Differential role for CBP and p300 CREB-binding domain in motor skill learning

Behav Neurosci. 2006 Jun;120(3):724-9. doi: 10.1037/0735-7044.120.3.724.

Abstract

Cyclic adenosine monophosphate response element binding protein (CREB) binding protein (CBP) and E1A binding protein (p300) are highly homologous transcriptional coactivators with histone acetyltransferase activity. Although CBP and p300 have unique functions in vivo during embryogenesis and hematopoiesis, their functions within the nervous system remain poorly understood. The authors demonstrate that these coactivators have differential roles in motor skill learning. Mice with a mutation in the CREB-binding (KIX) domain of CBP exhibited motor learning deficits. However, mice with the analogous mutation in the KIX domain of p300 showed normal motor learning. Further, CREB knock-out mice exhibited a motor learning deficit similar to that of CBP-KIX mutant mice. These results suggest that the CREB-CBP interaction is more limiting or critical than the CREB-p300 interaction for motor skill learning. Thus, CBP and p300 are genetically distinct at the behavioral level.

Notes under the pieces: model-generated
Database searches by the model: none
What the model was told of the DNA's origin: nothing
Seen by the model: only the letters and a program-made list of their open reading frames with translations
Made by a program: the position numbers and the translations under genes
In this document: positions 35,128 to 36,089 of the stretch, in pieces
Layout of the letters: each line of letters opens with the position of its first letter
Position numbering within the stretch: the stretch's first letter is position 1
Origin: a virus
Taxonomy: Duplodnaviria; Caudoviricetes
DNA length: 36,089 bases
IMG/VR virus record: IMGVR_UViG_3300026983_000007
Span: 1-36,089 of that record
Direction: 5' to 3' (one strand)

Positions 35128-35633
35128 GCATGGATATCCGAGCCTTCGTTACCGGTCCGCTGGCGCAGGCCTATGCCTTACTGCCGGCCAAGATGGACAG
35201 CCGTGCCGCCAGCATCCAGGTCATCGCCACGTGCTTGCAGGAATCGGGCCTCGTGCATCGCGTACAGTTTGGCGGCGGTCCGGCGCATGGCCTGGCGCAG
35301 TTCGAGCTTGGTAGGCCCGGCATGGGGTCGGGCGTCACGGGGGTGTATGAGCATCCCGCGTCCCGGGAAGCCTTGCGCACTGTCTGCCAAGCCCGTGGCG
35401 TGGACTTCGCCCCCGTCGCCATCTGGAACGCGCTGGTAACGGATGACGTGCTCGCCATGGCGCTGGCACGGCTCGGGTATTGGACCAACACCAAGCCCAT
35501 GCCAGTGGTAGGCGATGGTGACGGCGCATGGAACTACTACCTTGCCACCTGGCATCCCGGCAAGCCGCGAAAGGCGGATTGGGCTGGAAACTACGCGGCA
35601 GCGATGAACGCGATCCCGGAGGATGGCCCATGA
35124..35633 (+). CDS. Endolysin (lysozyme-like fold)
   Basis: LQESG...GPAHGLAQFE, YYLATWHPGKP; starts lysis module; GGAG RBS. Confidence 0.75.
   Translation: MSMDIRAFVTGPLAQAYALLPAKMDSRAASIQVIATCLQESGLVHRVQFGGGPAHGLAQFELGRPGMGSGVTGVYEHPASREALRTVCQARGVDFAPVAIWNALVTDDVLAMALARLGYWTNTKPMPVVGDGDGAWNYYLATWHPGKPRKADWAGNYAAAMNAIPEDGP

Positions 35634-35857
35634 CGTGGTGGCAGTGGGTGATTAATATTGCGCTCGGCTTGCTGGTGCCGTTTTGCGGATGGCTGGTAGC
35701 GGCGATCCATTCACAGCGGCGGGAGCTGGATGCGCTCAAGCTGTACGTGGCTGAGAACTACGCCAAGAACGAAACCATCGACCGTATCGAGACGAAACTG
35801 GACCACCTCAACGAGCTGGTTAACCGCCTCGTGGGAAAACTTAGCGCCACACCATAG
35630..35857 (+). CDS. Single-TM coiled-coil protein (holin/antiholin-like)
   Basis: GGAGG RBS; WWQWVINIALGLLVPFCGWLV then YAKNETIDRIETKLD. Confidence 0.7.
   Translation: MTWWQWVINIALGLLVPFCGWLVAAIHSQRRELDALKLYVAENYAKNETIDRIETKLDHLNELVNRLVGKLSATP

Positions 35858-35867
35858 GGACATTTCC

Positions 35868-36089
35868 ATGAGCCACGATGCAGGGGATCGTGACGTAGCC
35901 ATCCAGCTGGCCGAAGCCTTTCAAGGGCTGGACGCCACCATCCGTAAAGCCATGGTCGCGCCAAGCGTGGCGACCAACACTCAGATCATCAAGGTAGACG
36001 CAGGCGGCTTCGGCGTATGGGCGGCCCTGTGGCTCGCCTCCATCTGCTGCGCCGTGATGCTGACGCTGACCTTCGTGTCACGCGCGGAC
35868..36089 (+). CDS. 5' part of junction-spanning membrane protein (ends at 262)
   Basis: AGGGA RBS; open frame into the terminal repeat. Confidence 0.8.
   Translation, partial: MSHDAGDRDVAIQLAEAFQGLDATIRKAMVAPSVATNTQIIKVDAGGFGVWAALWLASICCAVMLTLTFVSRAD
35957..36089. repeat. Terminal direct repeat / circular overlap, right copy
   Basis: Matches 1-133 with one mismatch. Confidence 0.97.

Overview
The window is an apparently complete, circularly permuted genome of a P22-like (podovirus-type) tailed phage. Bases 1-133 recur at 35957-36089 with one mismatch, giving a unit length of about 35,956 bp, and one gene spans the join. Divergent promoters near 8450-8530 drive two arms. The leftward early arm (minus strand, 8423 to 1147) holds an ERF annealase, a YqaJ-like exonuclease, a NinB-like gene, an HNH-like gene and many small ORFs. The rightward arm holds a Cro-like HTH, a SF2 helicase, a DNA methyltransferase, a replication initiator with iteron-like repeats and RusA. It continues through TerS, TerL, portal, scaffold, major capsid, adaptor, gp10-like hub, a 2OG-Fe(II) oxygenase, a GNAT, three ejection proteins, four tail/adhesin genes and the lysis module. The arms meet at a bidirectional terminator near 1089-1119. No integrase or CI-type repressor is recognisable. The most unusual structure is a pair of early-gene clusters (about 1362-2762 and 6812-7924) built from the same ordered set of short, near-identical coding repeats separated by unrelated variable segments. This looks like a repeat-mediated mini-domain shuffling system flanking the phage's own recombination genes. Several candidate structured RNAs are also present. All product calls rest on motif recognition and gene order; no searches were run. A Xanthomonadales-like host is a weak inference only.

MeSH terms

  • Analysis of Variance
  • Animals
  • CREB-Binding Protein / deficiency
  • CREB-Binding Protein / physiology*
  • Cyclic AMP Response Element-Binding Protein / genetics
  • Cyclic AMP Response Element-Binding Protein / metabolism
  • E1A-Associated p300 Protein / genetics
  • E1A-Associated p300 Protein / metabolism*
  • Learning / physiology*
  • Mice
  • Mice, Inbred C57BL
  • Mice, Knockout
  • Motor Activity / genetics
  • Motor Skills / physiology*
  • Mutation / physiology
  • Protein Binding / genetics
  • Rotarod Performance Test / methods

Substances

  • Cyclic AMP Response Element-Binding Protein
  • CREB-Binding Protein
  • E1A-Associated p300 Protein